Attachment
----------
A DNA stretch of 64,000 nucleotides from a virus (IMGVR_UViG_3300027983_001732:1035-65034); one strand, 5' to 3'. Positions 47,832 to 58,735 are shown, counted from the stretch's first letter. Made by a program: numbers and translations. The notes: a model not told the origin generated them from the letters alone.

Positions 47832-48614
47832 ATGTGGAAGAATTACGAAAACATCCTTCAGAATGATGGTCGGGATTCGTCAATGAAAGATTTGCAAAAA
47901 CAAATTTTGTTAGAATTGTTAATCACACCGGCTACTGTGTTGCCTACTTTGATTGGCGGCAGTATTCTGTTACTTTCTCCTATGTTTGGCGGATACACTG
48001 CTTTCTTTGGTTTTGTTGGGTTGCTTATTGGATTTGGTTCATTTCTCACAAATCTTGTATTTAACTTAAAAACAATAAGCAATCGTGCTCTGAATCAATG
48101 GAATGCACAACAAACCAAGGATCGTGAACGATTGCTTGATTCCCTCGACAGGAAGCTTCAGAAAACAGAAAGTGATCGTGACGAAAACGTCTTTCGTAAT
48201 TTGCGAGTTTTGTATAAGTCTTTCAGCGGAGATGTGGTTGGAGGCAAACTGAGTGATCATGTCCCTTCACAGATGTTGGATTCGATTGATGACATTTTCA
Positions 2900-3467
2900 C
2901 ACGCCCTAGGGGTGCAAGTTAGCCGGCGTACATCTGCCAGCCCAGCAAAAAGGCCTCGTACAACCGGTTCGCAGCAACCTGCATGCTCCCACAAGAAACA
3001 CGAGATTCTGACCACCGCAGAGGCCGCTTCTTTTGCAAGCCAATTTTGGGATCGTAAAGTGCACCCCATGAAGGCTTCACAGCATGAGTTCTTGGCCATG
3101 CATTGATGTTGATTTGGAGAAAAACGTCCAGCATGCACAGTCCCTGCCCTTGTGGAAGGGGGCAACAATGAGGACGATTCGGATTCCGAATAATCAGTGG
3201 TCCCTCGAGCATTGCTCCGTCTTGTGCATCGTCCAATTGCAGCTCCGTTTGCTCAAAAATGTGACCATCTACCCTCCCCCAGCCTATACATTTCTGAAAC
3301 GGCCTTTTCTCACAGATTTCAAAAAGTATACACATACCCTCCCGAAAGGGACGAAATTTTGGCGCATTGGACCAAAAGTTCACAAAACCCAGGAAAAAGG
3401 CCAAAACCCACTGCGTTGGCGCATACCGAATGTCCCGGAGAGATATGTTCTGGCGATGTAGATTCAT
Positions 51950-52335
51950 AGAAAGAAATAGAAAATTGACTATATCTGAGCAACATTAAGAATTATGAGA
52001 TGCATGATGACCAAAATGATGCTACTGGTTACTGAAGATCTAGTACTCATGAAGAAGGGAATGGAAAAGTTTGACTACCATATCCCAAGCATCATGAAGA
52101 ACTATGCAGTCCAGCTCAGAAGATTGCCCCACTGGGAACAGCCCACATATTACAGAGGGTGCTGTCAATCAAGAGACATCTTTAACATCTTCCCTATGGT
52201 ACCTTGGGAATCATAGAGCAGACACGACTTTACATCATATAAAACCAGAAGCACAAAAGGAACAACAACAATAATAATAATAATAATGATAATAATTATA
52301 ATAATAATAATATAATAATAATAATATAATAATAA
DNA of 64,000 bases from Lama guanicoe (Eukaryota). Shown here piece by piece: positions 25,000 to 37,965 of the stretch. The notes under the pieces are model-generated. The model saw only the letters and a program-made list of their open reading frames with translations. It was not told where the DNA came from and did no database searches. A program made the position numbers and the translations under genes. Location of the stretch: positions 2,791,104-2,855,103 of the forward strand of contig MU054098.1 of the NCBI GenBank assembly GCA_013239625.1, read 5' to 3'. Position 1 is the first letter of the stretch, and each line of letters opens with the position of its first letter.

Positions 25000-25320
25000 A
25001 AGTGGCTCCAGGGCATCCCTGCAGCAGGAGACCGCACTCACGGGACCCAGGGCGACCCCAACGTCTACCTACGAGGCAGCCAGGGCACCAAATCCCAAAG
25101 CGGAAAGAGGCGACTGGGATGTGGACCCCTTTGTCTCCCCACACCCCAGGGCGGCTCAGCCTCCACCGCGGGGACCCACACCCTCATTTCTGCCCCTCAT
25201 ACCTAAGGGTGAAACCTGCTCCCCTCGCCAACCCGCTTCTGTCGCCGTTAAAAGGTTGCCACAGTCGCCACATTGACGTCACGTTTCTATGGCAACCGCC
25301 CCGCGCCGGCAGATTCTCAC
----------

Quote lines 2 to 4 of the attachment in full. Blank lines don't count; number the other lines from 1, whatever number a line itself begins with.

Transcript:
Positions 47832-48614
47832 ATGTGGAAGAATTACGAAAACATCCTTCAGAATGATGGTCGGGATTCGTCAATGAAAGATTTGCAAAAA
47901 CAAATTTTGTTAGAATTGTTAATCACACCGGCTACTGTGTTGCCTACTTTGATTGGCGGCAGTATTCTGTTACTTTCTCCTATGTTTGGCGGATACACTG